Most university bosses sit on, or attend, the pay committees that set the salaries of their institution’s senior staff, figures indicate.
Nearly half of vice-chancellors are members of their university’s remuneration bodies, according to data collected by the University and College Union (UCU), while others are able to attend meetings.
It warned that there needs to be full transparency of “senior pay and perks” at UK universities.
The data, obtained through freedom of information requests, comes amid growing concerns over spiralling salary hikes for university chiefs, with several high-profile figures, including ministers, calling for restraint.
Of those that said their leader was not a member of the pay committee, just seven said the vice-chancellor was not allowed to attend committee meetings.
One university said it did not have a remuneration committee.
In some universities, it may be the case that a vice-chancellor excuses themselves from the committee if they are a member, or from the meeting they are attending, when their own pay is discussed and set.
UCU general secretary Sally Hunt said: “It is quite staggering that just seven universities say their vice-chancellor was neither a member of the committee that sets their pay, nor allowed to attend the meetings.
“For too long universities have got away with painting remuneration committees as independent bodies to deflect attention over senior pay.
“The time has come for proper transparency of senior pay and perks in our universities and that starts with full disclosure of the shadowy remuneration committee.”
A spokesman for vice-chancellors group Universities UK said: “It is right to expect that the process for determining senior university staff pay is rigorous and transparent.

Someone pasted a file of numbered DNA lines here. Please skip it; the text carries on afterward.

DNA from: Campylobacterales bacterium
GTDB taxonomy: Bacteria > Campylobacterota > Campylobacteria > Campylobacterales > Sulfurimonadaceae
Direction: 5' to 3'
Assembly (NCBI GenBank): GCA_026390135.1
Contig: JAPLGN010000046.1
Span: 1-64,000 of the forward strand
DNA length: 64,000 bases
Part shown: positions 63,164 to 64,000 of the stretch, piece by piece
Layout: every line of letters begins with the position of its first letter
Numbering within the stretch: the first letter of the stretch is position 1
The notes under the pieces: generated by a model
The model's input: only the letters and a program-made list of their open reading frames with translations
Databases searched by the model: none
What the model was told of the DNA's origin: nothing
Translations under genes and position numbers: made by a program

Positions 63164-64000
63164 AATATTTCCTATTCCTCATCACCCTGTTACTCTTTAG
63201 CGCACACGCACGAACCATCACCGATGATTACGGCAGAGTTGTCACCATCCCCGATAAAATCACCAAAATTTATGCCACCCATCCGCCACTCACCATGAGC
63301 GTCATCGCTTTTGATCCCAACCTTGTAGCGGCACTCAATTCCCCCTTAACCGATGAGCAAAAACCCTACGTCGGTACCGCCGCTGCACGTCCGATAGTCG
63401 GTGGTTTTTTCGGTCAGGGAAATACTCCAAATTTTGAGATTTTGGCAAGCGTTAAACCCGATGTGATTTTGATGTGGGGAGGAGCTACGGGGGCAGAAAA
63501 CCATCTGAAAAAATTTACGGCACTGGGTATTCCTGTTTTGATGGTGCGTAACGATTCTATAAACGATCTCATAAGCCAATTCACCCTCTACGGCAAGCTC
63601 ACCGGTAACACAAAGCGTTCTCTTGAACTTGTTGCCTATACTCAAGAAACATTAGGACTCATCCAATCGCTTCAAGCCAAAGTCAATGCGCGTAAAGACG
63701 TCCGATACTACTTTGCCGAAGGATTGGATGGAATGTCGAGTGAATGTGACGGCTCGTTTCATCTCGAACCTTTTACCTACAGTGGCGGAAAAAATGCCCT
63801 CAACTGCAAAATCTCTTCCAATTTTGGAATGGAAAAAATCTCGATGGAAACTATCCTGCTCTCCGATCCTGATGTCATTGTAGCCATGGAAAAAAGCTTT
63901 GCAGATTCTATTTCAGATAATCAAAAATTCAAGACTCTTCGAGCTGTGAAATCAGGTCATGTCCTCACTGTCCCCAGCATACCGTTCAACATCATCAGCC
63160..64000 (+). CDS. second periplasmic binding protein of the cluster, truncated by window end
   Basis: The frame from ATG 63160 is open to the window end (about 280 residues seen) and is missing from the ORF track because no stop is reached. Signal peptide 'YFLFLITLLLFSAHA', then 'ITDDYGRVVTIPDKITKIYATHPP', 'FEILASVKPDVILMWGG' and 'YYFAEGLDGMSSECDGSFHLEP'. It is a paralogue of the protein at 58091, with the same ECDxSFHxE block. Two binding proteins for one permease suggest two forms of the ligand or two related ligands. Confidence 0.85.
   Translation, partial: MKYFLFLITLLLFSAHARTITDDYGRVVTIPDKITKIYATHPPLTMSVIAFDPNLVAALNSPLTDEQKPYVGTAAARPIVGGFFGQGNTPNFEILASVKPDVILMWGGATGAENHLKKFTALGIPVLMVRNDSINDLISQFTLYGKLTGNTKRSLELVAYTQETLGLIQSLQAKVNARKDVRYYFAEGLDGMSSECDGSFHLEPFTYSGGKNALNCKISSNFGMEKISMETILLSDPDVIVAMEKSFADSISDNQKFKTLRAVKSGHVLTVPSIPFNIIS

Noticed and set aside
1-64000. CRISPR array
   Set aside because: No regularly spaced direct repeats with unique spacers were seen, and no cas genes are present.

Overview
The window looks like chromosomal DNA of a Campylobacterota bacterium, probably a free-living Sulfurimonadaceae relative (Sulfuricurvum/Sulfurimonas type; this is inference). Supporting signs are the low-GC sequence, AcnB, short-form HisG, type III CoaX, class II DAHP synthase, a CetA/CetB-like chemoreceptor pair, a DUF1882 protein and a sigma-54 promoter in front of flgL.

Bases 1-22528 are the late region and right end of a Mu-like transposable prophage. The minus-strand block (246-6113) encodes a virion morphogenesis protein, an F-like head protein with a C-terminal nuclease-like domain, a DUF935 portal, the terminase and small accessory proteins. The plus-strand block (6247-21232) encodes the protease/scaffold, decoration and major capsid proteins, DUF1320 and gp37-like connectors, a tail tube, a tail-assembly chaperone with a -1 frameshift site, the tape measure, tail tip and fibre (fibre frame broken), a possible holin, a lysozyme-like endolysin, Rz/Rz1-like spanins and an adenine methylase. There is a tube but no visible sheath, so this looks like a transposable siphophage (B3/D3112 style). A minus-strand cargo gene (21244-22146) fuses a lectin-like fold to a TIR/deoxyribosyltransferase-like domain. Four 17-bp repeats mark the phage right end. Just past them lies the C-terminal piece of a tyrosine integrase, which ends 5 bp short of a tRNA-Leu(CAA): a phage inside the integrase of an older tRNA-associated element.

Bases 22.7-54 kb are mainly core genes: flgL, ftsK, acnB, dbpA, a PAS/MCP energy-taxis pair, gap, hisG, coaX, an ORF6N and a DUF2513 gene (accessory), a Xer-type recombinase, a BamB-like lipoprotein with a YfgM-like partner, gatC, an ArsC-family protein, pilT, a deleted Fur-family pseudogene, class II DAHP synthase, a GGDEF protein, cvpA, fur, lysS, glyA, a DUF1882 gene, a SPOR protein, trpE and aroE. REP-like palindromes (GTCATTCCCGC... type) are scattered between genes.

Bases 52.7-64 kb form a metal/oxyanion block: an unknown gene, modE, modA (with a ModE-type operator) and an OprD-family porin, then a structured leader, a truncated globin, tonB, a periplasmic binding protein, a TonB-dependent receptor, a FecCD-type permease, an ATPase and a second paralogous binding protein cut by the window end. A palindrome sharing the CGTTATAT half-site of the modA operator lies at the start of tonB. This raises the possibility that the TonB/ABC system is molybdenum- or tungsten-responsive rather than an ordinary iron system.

“The Committee of University Chair’s (CUC) new remuneration code, currently being consulted upon, will provide important guidance for university remuneration committees to ensure senior pay decisions are fair, accountable and justified, while recognising that competitive pay is necessary to attract first rate leaders.”
The draft code, published last month, says the process for setting pay must be transparent.
“Society has a right to know that taxpayers’ funds are being properly used and that the institution is being managed in the interest of students, the economy and society,” it says.
Pay for university chiefs has risen significantly in recent years, and in 2015/16 the typical salary of a UK vice-chancellor was 6.4 times that of the average university worker, according to a government consultation published in October.
Average pay last year including pensions and benefits was more than £280,000.
Under new proposals, universities will have to publish the pay of anyone earning more than £100,000 and give an explanation if someone is earning in excess of £150,000, equivalent to the Prime Minister’s salary.